• 1969: Inaugural Summer School in Quantitative Social Science Data Methods

    A UNESCO grant helped fund the first Summer School which was attended by 25 students from across Europe. The Summer School fed into graduate courses and showed that Europeans could develop collective enterprises on a continent-wide basis. From 1970 funding was found to make this an annual event, now known as the Essex Summer School in Social Science Data Analysis.

  • 1970: European Consortium for Political Research

    By the end of the decade, with its headquarters at Essex and Jean Blondel as its first Director, the European Consortium for Political Research brought together 200 institutions across Europe to sponsor joint annual sessions of workshops, the Summer School and numerous other activities.

    From an Essex point of view, there were now collaborators and networks across Europe with which comparative research could be pursued.

  • 1970: British Journal of Political Science

    Edited from Essex, this research journal rapidly became comparable with leading American journals in terms of coverage. Today, the British Journal of Political Science is widely considered to be one of the leading general political science journals.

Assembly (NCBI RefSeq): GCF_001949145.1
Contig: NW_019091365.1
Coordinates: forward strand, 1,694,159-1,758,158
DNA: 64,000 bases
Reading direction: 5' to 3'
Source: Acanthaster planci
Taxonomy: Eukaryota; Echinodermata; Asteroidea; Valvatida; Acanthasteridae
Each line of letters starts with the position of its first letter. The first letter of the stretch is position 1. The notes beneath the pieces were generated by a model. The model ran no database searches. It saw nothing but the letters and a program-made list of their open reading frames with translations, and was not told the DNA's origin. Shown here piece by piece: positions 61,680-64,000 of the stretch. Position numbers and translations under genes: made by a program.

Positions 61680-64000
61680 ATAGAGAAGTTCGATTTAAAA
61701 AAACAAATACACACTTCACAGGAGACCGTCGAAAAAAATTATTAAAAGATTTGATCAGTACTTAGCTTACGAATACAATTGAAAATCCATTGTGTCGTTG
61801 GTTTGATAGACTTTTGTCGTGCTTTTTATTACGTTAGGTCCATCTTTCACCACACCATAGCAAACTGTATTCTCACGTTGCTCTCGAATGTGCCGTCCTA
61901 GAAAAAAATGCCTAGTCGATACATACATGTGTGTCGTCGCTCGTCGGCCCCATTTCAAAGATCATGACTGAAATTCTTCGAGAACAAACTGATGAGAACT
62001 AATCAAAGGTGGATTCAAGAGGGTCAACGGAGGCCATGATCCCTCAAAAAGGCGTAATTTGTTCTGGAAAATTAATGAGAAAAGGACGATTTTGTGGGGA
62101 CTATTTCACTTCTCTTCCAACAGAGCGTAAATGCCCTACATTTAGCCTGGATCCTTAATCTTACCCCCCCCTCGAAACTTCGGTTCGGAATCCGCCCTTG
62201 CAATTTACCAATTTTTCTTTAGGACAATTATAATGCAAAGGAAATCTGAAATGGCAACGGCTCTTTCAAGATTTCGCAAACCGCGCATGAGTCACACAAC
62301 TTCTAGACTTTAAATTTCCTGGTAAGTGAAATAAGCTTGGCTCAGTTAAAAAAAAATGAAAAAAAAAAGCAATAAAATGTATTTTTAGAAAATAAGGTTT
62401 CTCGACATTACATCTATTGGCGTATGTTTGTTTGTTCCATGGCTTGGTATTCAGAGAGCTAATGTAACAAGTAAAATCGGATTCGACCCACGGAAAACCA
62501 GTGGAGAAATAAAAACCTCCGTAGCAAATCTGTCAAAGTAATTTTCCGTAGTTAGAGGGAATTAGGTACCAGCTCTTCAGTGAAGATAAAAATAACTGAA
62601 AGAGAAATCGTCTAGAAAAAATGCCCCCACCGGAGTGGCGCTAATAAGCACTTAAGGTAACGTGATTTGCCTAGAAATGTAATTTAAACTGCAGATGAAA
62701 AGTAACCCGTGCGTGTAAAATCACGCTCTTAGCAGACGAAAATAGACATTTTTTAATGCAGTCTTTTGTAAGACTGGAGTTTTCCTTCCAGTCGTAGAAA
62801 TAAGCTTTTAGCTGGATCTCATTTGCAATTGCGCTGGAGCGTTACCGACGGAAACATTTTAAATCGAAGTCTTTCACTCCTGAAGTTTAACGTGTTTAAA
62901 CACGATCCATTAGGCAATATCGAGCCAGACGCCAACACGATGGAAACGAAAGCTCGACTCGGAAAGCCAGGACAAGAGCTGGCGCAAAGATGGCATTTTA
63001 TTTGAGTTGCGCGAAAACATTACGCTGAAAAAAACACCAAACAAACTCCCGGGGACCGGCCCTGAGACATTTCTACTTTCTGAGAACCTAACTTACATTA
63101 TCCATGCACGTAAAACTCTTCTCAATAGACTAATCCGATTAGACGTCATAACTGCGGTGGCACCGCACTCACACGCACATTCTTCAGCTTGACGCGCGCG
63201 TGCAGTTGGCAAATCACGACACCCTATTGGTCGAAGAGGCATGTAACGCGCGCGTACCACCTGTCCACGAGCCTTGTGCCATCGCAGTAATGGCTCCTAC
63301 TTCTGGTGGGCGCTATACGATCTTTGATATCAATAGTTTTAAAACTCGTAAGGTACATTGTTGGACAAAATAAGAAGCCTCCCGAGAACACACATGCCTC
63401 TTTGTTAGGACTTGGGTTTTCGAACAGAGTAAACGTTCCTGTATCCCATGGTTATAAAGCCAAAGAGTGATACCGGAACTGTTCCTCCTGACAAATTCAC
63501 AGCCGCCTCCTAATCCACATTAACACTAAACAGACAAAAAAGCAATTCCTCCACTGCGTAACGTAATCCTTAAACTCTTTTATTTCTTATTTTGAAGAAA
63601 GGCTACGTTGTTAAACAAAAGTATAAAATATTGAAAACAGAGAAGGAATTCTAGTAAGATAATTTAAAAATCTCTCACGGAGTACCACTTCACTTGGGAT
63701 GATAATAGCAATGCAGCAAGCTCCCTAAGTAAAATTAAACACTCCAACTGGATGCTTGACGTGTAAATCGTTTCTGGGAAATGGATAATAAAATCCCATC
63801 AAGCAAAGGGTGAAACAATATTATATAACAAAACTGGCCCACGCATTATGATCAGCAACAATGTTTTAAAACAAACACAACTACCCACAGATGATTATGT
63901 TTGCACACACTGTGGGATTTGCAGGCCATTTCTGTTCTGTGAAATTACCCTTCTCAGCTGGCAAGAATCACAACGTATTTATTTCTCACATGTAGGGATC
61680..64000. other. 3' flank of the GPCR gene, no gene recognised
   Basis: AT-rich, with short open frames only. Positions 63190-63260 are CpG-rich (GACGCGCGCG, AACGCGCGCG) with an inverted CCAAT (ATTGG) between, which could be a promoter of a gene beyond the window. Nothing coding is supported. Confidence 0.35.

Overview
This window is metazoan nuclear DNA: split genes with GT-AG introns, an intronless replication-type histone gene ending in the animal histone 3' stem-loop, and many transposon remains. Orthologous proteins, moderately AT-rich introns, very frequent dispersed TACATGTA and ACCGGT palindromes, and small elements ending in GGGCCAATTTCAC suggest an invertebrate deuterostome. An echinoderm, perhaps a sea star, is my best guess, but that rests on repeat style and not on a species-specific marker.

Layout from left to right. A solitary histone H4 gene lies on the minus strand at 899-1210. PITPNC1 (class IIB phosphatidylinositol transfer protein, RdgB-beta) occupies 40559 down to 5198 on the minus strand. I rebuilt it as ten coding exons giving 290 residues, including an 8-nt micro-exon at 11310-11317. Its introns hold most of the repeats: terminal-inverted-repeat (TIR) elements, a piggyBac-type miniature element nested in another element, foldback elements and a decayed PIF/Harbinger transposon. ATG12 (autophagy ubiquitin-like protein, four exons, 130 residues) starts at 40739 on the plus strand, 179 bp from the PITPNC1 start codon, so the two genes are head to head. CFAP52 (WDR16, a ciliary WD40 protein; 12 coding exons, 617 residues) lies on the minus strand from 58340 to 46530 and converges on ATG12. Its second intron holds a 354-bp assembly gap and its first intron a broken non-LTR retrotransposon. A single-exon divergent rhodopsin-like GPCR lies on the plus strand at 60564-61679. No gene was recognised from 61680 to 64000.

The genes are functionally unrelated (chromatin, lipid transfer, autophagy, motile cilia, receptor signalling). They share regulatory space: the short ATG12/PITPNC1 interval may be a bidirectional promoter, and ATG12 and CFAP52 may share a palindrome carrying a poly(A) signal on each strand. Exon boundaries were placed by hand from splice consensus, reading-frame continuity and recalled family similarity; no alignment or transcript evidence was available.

• 1970s: Emergence of a professional and dynamic department

    From these formative years the Department emerged fully professionalised and dynamic. Its most important inheritance was probably a collectivist ethos geared to achieving its vision and keeping its various activities going. Blondel consulted everybody all the time, collectively and individually, about what was to be done.

    The awareness of common departmental concerns and of taking collective action to achieve them has persisted to this day, and is particularly evident in responding to emergent crises. Collectivism is bolstered by participation in the weekly departmental seminars and the dinner associated with it, which have provided an effective way of assimilating newcomers into the shared departmental ethos.